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United States v. Thomas

United States Court of Appeals, Fifth Circuit

January 30, 2017

UNITED STATES OF AMERICA, Plaintiff-Appellee
v.
VANDALE THOMAS, Defendant-Appellant

         Appeal from the United States District Court for the Eastern District of Louisiana

          Before DAVIS, ELROD, and HIGGINSON, Circuit Judges.

          PER CURIAM.

         Defendant-Appellant Vandale Thomas was convicted of theft from a program receiving federal funds, money laundering, and payment structuring arising out of work he performed for the New Orleans Traffic Court. Thomas appeals his convictions and sentence. For the reasons stated below, we AFFIRM his convictions and sentence.

         I.

         Defendant-Appellant Thomas was a contractor for the New Orleans Traffic Court ("Traffic Court") who provided various accounting services for the court.[1] At trial, the government presented evidence that Thomas overbilled the Traffic Court for his services, sometimes billing for over twenty-four hours of work in a single day. Thomas would bill for services he did not provide, bill at a rate in excess of his contracted hourly rate, and backdate transactions in an attempt to conceal his activities. Thomas processed his own invoices and issued checks to himself after obtaining the signature of either the Traffic Court's judicial administrator or one of the Traffic Court judges. Between 2008 and 2011, Thomas received between $600, 000 and $800, 000 for billed services that he did not provide. After a five-day jury trial, Thomas was convicted of three counts of theft from a program receiving federal funds under 18 U.S.C. § 666; three counts of money laundering under 18 U.S.C. § 1957; and five counts of illegal payment structuring under 31 U.S.C. § 5324(a). The district court sentenced Thomas to three years of imprisonment. Thomas timely filed a notice of appeal.

         II.

         Thomas first argues that 18 U.S.C. § 666 should not have been applied to his conduct and that the evidence is insufficient to demonstrate that the elements of section 666 were met. Reviewing the sufficiency of the evidence, we ask whether "any rational trier of fact could have found the essential elements of the crime beyond a reasonable doubt." United States v. Cooper, 714 F.3d 873, 880 (5th Cir. 2013) (quoting Jackson v. Virginia, 443 U.S. 307, 319 (1979)). We review de novo an interpretation of a federal statute. United States v. Reyes, 239 F.3d 722, 733 (5th Cir. 2001).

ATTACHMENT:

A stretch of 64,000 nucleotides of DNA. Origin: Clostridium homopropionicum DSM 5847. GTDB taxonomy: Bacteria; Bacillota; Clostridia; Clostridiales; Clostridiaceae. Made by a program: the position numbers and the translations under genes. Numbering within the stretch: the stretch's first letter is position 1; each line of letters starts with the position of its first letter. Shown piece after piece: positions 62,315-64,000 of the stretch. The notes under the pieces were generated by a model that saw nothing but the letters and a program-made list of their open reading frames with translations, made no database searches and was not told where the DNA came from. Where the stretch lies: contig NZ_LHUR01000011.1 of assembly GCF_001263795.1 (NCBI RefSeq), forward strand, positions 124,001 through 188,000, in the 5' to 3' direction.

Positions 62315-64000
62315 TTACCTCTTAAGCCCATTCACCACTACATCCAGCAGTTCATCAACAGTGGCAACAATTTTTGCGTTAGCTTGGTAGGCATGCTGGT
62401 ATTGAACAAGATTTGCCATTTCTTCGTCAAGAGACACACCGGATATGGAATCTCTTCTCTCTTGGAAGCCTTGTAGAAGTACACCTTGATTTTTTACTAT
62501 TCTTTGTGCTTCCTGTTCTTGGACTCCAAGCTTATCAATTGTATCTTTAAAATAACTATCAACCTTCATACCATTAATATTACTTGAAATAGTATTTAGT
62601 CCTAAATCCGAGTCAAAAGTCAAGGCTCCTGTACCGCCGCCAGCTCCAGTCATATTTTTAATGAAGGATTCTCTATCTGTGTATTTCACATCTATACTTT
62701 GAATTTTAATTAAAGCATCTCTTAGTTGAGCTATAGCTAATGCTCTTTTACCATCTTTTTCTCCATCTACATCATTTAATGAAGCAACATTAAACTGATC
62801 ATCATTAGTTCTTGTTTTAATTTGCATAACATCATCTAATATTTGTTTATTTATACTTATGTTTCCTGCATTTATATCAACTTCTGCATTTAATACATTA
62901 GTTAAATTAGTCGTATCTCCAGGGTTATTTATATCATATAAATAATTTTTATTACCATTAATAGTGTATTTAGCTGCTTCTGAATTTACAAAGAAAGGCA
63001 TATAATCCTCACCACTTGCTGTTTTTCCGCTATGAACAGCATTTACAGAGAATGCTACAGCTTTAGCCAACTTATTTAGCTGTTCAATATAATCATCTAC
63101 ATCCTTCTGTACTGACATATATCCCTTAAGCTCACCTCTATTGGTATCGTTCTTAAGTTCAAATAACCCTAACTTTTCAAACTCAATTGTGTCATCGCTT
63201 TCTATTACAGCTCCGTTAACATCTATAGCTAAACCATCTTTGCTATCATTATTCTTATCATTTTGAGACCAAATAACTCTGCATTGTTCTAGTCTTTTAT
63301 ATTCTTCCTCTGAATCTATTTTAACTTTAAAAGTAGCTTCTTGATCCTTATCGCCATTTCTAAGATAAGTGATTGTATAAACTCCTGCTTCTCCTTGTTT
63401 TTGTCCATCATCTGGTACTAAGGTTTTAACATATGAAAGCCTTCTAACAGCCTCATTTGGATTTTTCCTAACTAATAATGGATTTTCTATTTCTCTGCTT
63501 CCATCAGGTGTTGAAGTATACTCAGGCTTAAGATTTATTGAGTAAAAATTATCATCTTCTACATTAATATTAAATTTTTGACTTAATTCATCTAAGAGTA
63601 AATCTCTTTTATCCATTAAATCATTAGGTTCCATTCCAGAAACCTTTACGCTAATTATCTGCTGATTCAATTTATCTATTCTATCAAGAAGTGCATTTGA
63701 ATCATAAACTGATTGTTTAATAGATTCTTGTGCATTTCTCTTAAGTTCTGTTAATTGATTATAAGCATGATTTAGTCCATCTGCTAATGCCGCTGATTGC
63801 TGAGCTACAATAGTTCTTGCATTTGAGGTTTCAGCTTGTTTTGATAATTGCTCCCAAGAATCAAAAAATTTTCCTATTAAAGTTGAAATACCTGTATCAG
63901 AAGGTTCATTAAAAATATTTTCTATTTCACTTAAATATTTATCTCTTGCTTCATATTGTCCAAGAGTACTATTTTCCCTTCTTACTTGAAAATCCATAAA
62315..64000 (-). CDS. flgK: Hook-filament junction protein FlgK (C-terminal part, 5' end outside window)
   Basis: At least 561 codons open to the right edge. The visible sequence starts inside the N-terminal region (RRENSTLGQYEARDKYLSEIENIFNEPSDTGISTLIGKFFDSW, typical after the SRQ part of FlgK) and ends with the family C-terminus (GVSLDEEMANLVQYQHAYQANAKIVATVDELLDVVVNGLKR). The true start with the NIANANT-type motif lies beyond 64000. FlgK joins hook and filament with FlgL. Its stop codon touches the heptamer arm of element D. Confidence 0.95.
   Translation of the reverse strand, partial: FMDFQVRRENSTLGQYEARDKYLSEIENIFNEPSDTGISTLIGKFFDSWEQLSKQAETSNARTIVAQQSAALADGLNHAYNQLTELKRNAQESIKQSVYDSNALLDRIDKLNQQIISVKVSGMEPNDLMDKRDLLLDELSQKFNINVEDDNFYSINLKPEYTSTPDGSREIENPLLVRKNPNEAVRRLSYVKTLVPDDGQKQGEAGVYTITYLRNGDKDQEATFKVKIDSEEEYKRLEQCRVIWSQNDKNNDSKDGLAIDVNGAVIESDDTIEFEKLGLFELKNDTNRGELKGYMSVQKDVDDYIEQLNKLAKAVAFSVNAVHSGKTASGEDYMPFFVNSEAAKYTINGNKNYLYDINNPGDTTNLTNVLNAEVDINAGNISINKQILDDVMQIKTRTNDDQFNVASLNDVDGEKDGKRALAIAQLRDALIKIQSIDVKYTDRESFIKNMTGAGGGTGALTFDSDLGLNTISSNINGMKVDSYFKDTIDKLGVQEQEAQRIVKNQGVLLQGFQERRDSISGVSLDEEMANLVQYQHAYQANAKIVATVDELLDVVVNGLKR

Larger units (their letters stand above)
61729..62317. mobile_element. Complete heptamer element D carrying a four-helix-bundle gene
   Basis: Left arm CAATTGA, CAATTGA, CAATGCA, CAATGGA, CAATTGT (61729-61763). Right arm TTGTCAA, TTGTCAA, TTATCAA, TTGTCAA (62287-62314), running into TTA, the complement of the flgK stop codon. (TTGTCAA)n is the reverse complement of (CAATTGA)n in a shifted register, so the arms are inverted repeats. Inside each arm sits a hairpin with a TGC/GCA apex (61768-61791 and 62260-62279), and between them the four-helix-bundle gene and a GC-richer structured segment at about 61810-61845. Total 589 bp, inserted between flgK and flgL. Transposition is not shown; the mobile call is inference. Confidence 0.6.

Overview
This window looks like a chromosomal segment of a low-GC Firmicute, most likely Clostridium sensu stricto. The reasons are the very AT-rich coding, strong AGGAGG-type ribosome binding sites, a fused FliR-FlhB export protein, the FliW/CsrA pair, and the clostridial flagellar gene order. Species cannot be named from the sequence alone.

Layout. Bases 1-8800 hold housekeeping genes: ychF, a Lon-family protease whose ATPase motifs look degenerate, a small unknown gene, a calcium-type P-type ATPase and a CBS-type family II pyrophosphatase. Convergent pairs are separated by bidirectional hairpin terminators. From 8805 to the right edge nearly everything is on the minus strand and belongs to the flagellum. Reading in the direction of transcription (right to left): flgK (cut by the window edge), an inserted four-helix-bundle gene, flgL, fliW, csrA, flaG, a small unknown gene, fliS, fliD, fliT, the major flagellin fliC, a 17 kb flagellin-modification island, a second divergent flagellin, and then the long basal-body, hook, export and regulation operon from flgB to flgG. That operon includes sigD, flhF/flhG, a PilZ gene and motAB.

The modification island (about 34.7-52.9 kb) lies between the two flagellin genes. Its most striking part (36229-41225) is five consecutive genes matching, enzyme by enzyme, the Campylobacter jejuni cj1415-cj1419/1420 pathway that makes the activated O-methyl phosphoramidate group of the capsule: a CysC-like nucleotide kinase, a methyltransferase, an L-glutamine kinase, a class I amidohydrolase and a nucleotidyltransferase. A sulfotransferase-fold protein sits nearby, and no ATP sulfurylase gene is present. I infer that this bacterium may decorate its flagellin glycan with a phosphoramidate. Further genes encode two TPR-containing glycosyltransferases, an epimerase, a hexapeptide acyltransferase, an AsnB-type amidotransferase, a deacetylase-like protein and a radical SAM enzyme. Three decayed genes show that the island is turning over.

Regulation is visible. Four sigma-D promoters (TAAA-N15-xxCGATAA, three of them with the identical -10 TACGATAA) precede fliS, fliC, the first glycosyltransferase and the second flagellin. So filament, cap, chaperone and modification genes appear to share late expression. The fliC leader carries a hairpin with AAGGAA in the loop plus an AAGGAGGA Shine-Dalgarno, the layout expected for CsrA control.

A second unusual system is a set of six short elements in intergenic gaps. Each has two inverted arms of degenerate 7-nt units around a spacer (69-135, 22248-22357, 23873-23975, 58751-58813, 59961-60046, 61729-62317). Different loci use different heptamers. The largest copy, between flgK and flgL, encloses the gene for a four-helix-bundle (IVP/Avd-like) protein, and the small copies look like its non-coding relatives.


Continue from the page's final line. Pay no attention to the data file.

Section 666 makes it a crime for an agent of a state or local government or agency to embezzle, steal, obtain by fraud, or otherwise without authority knowingly convert to his own use property that is worth $5, 000 or more that is owned or under the care, custody, or control of that government or agency if that government or agency "receives, in any one year period, benefits in excess of $10, 000 under [a] Federal program." 18 U.S.C. § 666(a)-(b); see also United States v. Smith, 804 F.3d 724, 728 (5th Cir. 2015). As properly instructed to the jury using this Circuit's pattern jury instructions, the elements of section 666 are: (1) Thomas was an agent of the City of New Orleans; (2) the City of New Orleans was a local government that received in any one-year period, benefits in excess of $10, 000 under a Federal program; (3) Thomas knowingly embezzled, stole, obtained by fraud, or converted to the use of any person other than the rightful owner without authority, property that was owned by or under the care or control of the City of New Orleans or an agency thereof; and (4) the property had a value of $5, 000 or more. See United States v. Phillips, 219 F.3d 404, 409 (5th Cir. 2000) (applying the same elements).

         As this court has previously observed, the definition of "agent" under the first element of section 666 is broad. Id. at 411; see also United States v. Harris, 296 F.App'x 402, 404 (5th Cir. 2008) (unpublished) (noting that section 666 "defines agent very broadly"). Further, "the funds in question need not be purely federal, nor must the conduct in question have a direct effect on the federal funds. The statute possibly can reach misuse of virtually all funds of an agency that administers the federal program in question." Phillips, 219 F.3d at 411. However, our understanding of the statute's reach must account for "how organizationally removed the employee is from the particular agency that administers the federal program." Id. In United States v. Phillips, we cautioned that the term agent "should not be given the broadest possible meaning . . . but instead should be construed in the context of § 666 to tie the agency relationship to the authority that a defendant has with respect to control and expenditure of the funds of an entity that receives federal monies." Id. at 415. In other words, the question of whether a defendant qualifies as an agent "within the meaning of section 666 turns on whether [the defendant] was authorized to act on behalf of [the entity receiving federal monies] with respect to its funds." Id. at 411. After our decision in Phillips, the Supreme Court provided further clarification of section 666's statutory framework and highlighted the type of evidence that juries and courts should consider. In Sabri v. United States, the Court emphasized that the critical inquiry is the nexus between the criminal activity and government entity receiving federal funds, not the nexus between the criminal activity and any particular federal funds. 541 U.S. 600, 604-05 (2004).

         The jury in this case was instructed using our pattern jury instructions, which incorporate these critical nuances and limiting principles. For example, they instruct the jury on the statutory definition of "agent" under section 666 and provide the jury with this court's narrowing "nexus" requirement that the alleged criminal conduct be sufficiently connected to the government entity receiving the federal funds: "It is not necessary to prove that the defendant's conduct directly affected the funds received by the agency under the Federal program. However, there must be some connection between the criminal conduct and the local government receiving the federal assistance." Additionally, the district court here made clear to the jury that the government's theory of prosecution was that: